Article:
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If You’re a Minority, Watch Out for These Health Issues

If You’re a Minority, Watch Out for These Health Issues

Many factors affect your risk of developing diseases and health conditions. Some of them are under your control, while others are not. One fact of life that affects the health of many people in this country, and around the world, is their racial or ethnic background. That’s because some ethnic groups are more prone to developing certain diseases than others.

The reasons for differences in health risks among different ethnic groups are complex. But whatever the reasons may be, the fact remains that you should pay close attention to specific health issues depending on your ethnic background since you may be at a higher risk of developing those conditions.

Here are two serious health issues to look out for:

Hypertension (high blood pressure)

Your risk of developing high blood pressure is highest if you are a non-Hispanic black.  Non-Hispanic whites have a lower risk of this condition, followed by Asian Americans and Hispanics. Gender also affects your risk of developing high blood pressure. Men are more likely to have the condition than women.

With so many people at risk for high blood pressure, it’s important to get your blood pressure checked regularly. This is an easy thing to do. Your doctor will check it during appointments and there are also blood pressure monitors you can use to check it on your own. This condition doesn’t typically cause any symptoms unless your blood pressure is very high, but it can cause damage to your heart and circulatory system without symptoms. Knowing you have the condition so you can treat it is the best way to avoid any complications.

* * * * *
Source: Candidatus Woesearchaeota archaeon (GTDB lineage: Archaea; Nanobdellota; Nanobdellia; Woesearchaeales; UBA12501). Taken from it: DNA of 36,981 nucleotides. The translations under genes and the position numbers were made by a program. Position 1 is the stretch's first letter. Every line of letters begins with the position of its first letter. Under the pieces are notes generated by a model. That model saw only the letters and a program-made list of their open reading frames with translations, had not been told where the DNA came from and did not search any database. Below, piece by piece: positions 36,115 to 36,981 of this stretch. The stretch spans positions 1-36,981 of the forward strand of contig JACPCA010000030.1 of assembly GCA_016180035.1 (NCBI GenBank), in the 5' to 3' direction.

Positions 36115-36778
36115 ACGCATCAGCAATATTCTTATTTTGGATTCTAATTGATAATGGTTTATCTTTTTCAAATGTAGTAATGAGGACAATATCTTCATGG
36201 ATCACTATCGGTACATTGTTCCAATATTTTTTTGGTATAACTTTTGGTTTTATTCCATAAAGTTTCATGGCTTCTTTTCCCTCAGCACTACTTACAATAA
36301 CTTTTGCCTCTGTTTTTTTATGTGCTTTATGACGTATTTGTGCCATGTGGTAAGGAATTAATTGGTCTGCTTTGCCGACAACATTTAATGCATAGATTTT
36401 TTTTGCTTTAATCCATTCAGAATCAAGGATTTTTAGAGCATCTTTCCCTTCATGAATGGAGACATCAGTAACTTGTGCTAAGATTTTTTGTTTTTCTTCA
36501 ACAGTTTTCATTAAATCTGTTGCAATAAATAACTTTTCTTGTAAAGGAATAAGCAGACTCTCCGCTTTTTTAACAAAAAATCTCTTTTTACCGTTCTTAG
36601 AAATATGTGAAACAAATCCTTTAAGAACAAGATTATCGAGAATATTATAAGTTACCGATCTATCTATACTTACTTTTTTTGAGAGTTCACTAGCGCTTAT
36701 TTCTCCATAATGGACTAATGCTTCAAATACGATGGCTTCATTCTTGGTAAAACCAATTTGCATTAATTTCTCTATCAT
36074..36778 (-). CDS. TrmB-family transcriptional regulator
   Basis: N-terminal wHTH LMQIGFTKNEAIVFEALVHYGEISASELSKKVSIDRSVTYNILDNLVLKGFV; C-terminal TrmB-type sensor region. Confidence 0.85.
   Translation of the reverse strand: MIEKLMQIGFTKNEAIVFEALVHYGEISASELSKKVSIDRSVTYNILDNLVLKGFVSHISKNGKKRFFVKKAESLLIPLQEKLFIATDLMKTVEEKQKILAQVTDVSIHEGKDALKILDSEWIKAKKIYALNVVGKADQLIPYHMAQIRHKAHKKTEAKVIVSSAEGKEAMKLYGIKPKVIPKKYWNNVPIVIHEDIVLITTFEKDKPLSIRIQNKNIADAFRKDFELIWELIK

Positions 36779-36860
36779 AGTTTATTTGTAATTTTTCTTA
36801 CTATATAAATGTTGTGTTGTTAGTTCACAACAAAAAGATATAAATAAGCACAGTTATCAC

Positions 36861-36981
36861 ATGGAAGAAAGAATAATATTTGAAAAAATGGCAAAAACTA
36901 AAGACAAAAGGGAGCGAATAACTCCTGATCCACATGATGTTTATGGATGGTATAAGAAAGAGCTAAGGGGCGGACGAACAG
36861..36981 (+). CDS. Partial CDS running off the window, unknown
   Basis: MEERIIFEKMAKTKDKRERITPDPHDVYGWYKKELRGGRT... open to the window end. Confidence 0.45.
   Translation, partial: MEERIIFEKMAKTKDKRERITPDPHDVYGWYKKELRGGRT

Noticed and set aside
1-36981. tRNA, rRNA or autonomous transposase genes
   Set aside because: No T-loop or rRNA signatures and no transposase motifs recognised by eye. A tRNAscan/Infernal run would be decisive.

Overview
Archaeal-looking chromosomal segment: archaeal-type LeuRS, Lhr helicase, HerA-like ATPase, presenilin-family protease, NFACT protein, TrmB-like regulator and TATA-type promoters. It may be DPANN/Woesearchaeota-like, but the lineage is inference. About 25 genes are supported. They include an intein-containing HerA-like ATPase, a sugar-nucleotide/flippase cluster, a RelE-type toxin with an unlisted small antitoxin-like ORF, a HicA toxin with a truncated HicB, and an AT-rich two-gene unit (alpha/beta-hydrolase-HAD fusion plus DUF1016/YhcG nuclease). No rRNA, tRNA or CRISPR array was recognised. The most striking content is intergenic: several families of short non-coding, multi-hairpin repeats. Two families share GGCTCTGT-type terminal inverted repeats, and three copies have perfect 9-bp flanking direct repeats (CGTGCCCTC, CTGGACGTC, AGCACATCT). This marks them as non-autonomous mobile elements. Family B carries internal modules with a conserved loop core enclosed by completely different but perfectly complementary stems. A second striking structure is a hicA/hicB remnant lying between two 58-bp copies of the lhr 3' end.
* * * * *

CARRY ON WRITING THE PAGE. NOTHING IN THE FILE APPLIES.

Adopting healthy lifestyle habits helps keep your blood pressure under control. This includes maintaining a healthy weight, eating a well-balanced diet, reducing the amount of sodium you consume, exercising regularly, not smoking, limiting alcohol and reducing stress. Sometimes this is not enough to keep your blood pressure in a healthy range and medication may be needed.

Type 2 Diabetes

American Indians and Alaskan natives have the highest incidence of type 2 diabetes in the U.S. This is followed by non-Hispanic blacks, Hispanics, Asian Americans and non-Hispanic whites, in that order. Many people who have diabetes do not know they have it – and an even greater percentage of people who have prediabetes don’t know they have it. Prediabetes is a condition in which your blood sugar levels are higher than normal but not high enough to be diagnosed as diabetes.

Testing for diabetes is done with a simple blood test. Your doctor may check your fasting blood glucose level or your A1C, which is a measure of your average blood glucose levels over the past three months. Knowing these numbers can go a long way in keeping you healthier overall, since diabetes can lead to several health issues, including heart disease, kidney disease and problems affecting your nerves, vision, feet, oral health and more.

Although there is no way to guarantee you won’t develop diabetes, there are steps you can take to make it less likely you will. These include many of the same lifestyle habits that will also help you prevent high blood pressure, such as maintaining a healthy weight, following a healthy diet, exercising regularly, not smoking and limiting alcohol. Eating less sugar, refined carbohydrates and saturated fat may also help.

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